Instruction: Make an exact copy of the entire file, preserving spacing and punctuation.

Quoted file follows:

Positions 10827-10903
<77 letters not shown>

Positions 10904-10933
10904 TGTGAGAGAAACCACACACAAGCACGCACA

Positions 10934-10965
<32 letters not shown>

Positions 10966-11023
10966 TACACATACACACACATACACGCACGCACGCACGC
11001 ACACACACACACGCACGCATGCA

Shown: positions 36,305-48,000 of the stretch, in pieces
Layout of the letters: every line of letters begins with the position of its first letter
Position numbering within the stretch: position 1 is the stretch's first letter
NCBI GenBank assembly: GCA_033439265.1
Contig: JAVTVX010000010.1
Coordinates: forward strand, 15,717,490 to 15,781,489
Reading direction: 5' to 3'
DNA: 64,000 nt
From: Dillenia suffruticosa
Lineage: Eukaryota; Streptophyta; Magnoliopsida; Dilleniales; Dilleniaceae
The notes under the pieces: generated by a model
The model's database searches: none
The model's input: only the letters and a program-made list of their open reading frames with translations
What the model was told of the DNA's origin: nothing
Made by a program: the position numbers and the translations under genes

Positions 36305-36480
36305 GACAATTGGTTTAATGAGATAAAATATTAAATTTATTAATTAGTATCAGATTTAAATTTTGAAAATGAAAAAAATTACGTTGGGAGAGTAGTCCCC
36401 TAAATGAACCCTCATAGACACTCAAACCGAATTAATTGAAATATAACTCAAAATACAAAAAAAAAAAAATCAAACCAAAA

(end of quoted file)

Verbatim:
Positions 10827-10903
<77 letters not shown>

Positions 10904-10933
10904 TGTGAGAGAAACCACACACAAGCACGCACA

Positions 10934-10965
<32 letters not shown>

Positions 10966-11023
10966 TACACATACACACACATACACGCACGCACGCACGC
11001 ACACACACACACGCACGCATGCA

Shown: positions 36,305-48,000 of the stretch, in pieces
Layout of the letters: every line of letters begins with the position of its first letter
Position numbering within the stretch: position 1 is the stretch's first letter
NCBI GenBank assembly: GCA_033439265.1
Contig: JAVTVX010000010.1
Coordinates: forward strand, 15,717,490 to 15,781,489
Reading direction: 5' to 3'
DNA: 64,000 nt
From: Dillenia suffruticosa
Lineage: Eukaryota; Streptophyta; Magnoliopsida; Dilleniales; Dilleniaceae
The notes under the pieces: generated by a model
The model's database searches: none
The model's input: only the letters and a program-made list of their open reading frames with translations
What the model was told of the DNA's origin: nothing
Made by a program: the position numbers and the translations under genes

Positions 36305-36480
36305 GACAATTGGTTTAATGAGATAAAATATTAAATTTATTAATTAGTATCAGATTTAAATTTTGAAAATGAAAAAAATTACGTTGGGAGAGTAGTCCCC
36401 TAAATGAACCCTCATAGACACTCAAACCGAATTAATTGAAATATAACTCAAAATACAAAAAAAAAAAAATCAAACCAAAA